Researchers at the Texas Tech University Health Sciences Center (TTUHSC) School of
Medicine and the UMC Breast Care Center are participating in a National Institutes of
Health funded research study focusing on breast cancer in Hispanic and Latina women.
Candy Arentz, M.D., assistant professor at the TTUHSC Department of Surgery, said the
study is in collaboration with Michael Dean, M.D., a researcher from the National Cancer
"There has not been a study that focused solely on the genetics of Hispanic or Latina women with breast cancer," Arentz said. "Treatment for breast cancer is changing. We now focus on the specific patient in conjunction with the breast cancer. A mutation in a gene is a permanent change in the DNA. Most past models that calculated the risk of breast cancer have been based on studies with 80 percent Caucasian women. We need to research the Hispanic/Latina population which traditionally has been underrepresented in research to find answers about how breast cancer affects them."
The primary objective is to collect saliva samples from up to 2,000 hispanic or latina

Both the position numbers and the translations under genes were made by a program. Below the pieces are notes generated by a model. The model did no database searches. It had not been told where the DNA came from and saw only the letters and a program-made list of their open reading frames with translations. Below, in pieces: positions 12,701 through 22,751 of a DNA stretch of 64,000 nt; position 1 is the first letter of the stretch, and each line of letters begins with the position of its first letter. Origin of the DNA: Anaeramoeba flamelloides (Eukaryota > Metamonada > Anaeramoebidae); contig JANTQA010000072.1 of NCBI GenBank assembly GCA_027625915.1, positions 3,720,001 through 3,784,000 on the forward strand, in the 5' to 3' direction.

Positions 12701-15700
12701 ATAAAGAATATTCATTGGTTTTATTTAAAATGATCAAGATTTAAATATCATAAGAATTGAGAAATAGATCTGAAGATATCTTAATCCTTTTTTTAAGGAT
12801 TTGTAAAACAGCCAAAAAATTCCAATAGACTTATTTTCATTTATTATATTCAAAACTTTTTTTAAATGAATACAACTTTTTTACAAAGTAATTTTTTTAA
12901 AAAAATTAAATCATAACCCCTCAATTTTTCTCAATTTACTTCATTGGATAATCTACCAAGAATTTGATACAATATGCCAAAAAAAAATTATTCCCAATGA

women who currently or previously were diagnosed with breast cancer. The samples will
serve as a source of dna, and information on the stage and pathology of their tumors.
Ann purdom, r.n., msn, clinical research manager at the umc southwest cancer
center, where samples will be collected, said participation for those interested in the study
"Once consent has been obtained, a saliva swab will be taken from the patients' mouth and a questionnaire will be completed," Purdom said. "The process is simple and non-invasive. Any and all Hispanic/Latina women with breast cancer are potentially eligible for this research trial."
Arentz, principal investigator of this study, said certain proteins play a role in the repair of double-stranded breaks in DNA. A synthetic lethal strategy for cancer therapy has been developed using DNA damaging chemotherapy agents to cause single-stranded breaks, combined with poly-ADP ribose polymerase (PARP) inhibitors to inhibit single-stranded DNA repair. This approach may be particularly effective in BRCA mutation carriers, as the tumor will be unable to repair the double-stranded breaks. A recent trial of one PARP inhibitor demonstrated partial response or stable disease in breast, ovarian and prostate cancer subjects.
Arentz said there is a unique opportunity to identify Hispanic and Latina women that may be eligible for new-targeted therapies.
"This study continues the School of Medicine's mission in providing the best care for all people," Arentz said. "If we can find answers as to how cancers grow in this population, we can better find drug treatments, therapies and care for them."
Other investigators in the study are Everardo Cobos, M.D., Jose Figueroa, M.D., Diane Nguyen, M.D., Fred Hardwicke, M.D., Nicholas D'Cunha, M.D., and Lukman Tijani, M.D.
For more information about the study, call (806) 775-8597.
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